YOU ARE HERE: LAT HomeCollections

Where the Past Is a Gas : The history and effect of the motorcar--and our love-hate relationship with it--are on full display at the new Petersen Automotive Museum. Here, no detail is too small or too trivial.

July 26, 1994|Paul Dean | Times Staff Writer

A cluster of dead, dried flies at the Petersen Automotive Museum will be allowed to rest in peace. They were brought in a box from Beverly Hills by a museum sponsor who insisted that no replica of Culver City's old Dog Cafe diner would be complete without bugs belly-up on the window sill.

That galvanized steel bucket at the antique Richfield gas station? It wasn't for washing windshields.

They typically belonged to teen-age pump jockeys who slyly drained dregs from hoses and nozzles and salvaged enough gas for a night's cruising in their '32 Ford Highboys.

And what about Jamm's, the museum's neon and neo-deco rebirth of a drive-in coffee shop?

The name is a play on Pann's , which has been serving Joe and cholesterol at La Cienega and La Tijera since the '50s. But Jamm's is built from the first-name initials of four museum planners: Jim Olson, Alan Hess, Matt Roth and Marc Whipple.

And the real, drivable, ketchup-red '59 Cadillac convertible parked outside the faux and false-fronted restaurant belongs to one planner, acting director Olson.

For the Record
Los Angeles Times Friday July 29, 1994 Home Edition Life & Style Part E Page 4 Column 6 View Desk 1 inches; 24 words Type of Material: Correction
Car Museum--A story in Tuesday's Life & Style incorrectly stated the source of a $1-million grant to the Petersen Automotive Museum. The May Family Foundation is the donor.

If it seems that Olson, exhibit consultant Hess, curator Roth and architect Whipple just had too much fun assembling the Petersen Automotive Museum--well, who said reproducing local history and recovering its relics had to be dull?

If it appears they left no minutiae unturned--bet your new Saturn they did.

Because the quiet purpose behind last month's opening of the Los Angeles County Natural History Museum's fifth and newest member was not just to touch the 82-year-old museum's bases of history, science and art--but to be livelier, more sweeping, easier on the brain and much hipper than a dozen auto palaces from Detroit to San Diego.

"It began as a negatively stated concept: 'We are not going to be an indoor parking lot. . . . We are not going to be a grille show,' " Roth recalls. "Having stated that, what were we going to be?

"We were going to be dedicated to explaining and presenting the history of the automobile and its impact on American life and culture--using Los Angeles as a prime example."

Prime, indeed. From steam cars hammered together in 1901 by Louis Breer in a blacksmith's shop at 215 San Pedro St. to vehicles for 2001 being sketched in secret at local design studios, the automobile has been both deity and antichrist to Angelenos.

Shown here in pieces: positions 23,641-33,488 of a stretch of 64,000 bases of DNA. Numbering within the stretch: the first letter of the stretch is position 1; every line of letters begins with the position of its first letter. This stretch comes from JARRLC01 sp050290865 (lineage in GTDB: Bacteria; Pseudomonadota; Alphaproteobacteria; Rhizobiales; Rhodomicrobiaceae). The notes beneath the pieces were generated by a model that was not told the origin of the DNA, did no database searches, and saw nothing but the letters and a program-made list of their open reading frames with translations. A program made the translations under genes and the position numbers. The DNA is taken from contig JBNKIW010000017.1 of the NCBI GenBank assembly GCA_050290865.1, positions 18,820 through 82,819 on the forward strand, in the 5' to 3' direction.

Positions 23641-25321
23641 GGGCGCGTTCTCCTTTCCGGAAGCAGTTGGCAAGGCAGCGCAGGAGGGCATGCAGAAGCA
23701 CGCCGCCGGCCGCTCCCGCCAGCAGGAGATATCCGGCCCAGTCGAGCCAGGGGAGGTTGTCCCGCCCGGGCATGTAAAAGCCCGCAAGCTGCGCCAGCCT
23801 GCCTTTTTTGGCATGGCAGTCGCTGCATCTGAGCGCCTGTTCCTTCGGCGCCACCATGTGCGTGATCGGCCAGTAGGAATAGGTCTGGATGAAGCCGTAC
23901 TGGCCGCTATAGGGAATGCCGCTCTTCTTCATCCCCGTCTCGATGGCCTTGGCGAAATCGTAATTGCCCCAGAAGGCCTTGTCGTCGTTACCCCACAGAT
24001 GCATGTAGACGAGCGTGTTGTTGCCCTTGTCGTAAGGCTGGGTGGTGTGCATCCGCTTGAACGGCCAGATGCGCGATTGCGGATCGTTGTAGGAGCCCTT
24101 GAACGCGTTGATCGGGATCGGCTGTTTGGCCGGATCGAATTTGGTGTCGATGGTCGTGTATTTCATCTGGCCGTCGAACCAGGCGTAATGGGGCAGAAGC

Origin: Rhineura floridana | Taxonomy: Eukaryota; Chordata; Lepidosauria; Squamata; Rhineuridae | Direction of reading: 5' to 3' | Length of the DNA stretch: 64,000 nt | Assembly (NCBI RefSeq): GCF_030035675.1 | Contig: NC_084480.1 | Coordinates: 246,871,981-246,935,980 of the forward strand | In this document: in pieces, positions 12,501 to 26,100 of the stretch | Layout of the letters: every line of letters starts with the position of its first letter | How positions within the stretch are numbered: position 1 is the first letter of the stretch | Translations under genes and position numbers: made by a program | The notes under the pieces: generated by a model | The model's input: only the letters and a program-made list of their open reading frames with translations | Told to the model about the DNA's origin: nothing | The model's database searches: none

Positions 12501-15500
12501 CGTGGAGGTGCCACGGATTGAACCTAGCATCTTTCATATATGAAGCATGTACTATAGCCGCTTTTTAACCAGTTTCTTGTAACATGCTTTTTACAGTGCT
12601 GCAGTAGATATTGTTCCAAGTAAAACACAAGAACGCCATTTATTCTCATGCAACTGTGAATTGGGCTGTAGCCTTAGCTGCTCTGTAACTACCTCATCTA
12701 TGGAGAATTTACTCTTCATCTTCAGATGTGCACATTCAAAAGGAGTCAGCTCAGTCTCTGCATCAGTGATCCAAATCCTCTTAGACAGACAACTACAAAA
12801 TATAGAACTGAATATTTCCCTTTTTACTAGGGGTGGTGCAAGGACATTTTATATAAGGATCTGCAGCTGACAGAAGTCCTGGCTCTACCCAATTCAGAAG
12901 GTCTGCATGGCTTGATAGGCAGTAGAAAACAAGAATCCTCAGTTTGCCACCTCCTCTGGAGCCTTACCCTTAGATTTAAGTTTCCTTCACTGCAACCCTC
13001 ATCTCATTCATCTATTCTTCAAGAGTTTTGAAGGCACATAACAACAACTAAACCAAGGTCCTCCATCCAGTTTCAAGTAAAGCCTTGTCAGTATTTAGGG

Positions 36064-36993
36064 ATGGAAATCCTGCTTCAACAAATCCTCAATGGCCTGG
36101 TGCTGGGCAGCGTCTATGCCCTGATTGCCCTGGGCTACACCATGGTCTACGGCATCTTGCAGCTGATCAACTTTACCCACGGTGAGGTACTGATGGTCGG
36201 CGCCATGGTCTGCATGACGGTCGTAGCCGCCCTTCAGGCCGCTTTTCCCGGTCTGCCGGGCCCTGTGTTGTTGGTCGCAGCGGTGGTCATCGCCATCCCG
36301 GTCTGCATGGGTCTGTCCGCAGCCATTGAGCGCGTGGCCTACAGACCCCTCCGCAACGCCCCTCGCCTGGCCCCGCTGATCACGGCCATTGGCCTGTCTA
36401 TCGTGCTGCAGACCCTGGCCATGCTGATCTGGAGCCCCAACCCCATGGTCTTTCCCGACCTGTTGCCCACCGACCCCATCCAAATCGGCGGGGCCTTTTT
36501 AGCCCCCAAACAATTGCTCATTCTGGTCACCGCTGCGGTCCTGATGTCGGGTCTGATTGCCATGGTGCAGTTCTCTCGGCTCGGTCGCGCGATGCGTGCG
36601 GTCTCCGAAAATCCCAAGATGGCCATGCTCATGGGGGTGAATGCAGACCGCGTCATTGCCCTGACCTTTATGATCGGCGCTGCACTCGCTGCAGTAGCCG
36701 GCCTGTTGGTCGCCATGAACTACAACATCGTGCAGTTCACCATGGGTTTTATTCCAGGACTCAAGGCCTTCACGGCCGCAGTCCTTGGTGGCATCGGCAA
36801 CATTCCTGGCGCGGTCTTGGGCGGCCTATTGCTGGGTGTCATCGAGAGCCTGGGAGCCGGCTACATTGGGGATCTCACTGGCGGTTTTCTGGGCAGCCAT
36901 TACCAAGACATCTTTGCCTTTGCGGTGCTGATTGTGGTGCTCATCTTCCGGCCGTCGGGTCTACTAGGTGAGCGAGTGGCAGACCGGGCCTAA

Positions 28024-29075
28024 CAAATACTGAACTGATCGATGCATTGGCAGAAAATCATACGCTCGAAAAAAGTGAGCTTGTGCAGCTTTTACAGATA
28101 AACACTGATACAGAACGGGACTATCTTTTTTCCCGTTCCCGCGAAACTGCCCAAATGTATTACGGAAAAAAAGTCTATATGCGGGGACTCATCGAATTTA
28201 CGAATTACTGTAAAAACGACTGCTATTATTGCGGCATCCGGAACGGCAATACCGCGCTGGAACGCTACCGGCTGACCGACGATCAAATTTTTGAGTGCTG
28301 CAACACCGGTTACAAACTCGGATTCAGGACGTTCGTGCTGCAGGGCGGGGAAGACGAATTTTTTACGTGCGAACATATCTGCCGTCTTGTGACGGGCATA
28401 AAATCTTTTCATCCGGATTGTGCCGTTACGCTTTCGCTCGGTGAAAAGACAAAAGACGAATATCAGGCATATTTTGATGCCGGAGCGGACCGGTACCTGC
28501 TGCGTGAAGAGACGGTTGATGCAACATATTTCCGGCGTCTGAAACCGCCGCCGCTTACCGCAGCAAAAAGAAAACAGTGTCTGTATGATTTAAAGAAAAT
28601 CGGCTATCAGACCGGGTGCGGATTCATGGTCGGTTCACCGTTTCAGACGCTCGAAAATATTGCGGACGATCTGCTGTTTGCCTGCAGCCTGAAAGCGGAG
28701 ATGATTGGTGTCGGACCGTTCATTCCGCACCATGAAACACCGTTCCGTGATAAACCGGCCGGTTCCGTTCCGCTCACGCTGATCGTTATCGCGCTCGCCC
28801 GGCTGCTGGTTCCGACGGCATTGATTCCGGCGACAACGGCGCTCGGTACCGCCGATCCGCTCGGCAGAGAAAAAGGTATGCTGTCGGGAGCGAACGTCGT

It has provided transportation, freedom, recreation, status, investment and made Southern California the world's largest, richest car market. It also has produced smog, gridlocks, SigAlerts, carjackings, drive-by shootings, and fatal accidents while making Los Angeles the car-theft capital of the world.

"Around a mission statement in the abstract, we had to create reality," Roth continues. "So, through dioramas and galleries we are telling how people of Los Angeles travel . . . the role of the car in domestic life . . . how did people buy things by car . . . gas stations and billboards . . . strip malls that began here in 1925 and the Dog Cafe diner . . . the California Highway Patrol, racing on board tracks and the car as family recreation.

"Our biggest challenge was to slice up the history of 20th-Century Los Angeles and its love-hate relationship with the automobile and find a reasonable place to start."

But looking around, seeing exhibits of a red Toyota wadded by a freeway accident in contrast to the suburban peace of a two-car garage containing an Edsel and a 1948 MG-TCB, Roth believes "we bite a pretty good chunk out of how the car changed the shape and appearance of this city."

The breadth of the museum, he says, is far from incidental. It reaches beyond a relatively few car enthusiasts and touches millions who simply invest in daily transportation.

"We knew that if we built it, the car people would come," Olson says. "Then it became abundantly clear, before we brought the cars in, that most of the exhibits on the first floor, the service station, the homes, worked fine without the cars."

Because . . . those sets stir memories, present domestic tableaux and are part of a Los Angeles tale every resident shares. The Dog Cafe, for example, exhibits more architectural form--it's a pipe-smoking bulldog--than automotive style and was designed to attract motorists speeding down Washington Boulevard.

Because . . . a 1934 Los Angeles Times billboard ("Mister, Here's a Real Paper!") with a motorcycle cop lurking to ambush speeders, and a California bungalow proud of its chimney of river-washed rocks, are not things that happened a century ago in some foreign land.

The $40-million museum--on Miracle Mile and housed in the old, now unrecognizable Ohrbach's department store at Wilshire Boulevard and Fairfax Avenue--is four floors and 300,000 square feet of display space.

Los Angeles Times Articles